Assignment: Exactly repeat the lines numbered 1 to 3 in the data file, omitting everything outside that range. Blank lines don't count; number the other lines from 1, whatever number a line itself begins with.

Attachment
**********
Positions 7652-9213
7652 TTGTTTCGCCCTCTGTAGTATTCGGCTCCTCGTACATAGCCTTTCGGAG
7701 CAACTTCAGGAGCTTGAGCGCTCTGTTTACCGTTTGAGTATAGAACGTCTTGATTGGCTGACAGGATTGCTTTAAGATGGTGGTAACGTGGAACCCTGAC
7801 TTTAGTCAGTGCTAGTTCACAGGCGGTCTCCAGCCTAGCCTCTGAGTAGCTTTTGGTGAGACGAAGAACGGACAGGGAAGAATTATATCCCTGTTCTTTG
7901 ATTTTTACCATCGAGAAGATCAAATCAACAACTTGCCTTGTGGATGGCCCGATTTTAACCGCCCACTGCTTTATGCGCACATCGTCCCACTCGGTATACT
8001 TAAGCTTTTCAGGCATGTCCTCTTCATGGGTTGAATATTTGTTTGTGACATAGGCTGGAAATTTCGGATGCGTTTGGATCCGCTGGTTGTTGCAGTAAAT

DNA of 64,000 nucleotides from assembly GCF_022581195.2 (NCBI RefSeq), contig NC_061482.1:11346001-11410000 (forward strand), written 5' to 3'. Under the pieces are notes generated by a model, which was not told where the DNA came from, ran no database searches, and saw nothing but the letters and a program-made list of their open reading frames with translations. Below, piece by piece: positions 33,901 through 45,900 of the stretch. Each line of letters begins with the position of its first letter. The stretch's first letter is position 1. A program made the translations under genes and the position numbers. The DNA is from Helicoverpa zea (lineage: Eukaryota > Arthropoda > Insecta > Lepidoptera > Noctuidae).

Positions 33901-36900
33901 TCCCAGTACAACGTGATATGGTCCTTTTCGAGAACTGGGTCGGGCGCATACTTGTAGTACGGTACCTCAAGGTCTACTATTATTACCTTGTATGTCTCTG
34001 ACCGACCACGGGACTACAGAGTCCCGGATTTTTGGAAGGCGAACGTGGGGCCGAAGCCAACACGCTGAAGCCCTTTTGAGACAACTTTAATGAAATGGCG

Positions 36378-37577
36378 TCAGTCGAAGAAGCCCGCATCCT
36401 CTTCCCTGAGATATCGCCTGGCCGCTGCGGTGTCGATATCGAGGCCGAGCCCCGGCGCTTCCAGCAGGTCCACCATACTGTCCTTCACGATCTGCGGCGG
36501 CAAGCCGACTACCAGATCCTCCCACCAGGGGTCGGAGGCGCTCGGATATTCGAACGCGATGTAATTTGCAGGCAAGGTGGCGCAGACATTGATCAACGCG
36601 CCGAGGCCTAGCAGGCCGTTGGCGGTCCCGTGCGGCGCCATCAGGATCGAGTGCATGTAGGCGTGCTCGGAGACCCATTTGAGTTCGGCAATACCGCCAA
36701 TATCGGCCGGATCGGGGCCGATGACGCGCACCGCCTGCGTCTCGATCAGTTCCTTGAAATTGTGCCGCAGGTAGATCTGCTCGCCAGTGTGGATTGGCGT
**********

Positions 7652-9213
7652 TTGTTTCGCCCTCTGTAGTATTCGGCTCCTCGTACATAGCCTTTCGGAG
7701 CAACTTCAGGAGCTTGAGCGCTCTGTTTACCGTTTGAGTATAGAACGTCTTGATTGGCTGACAGGATTGCTTTAAGATGGTGGTAACGTGGAACCCTGAC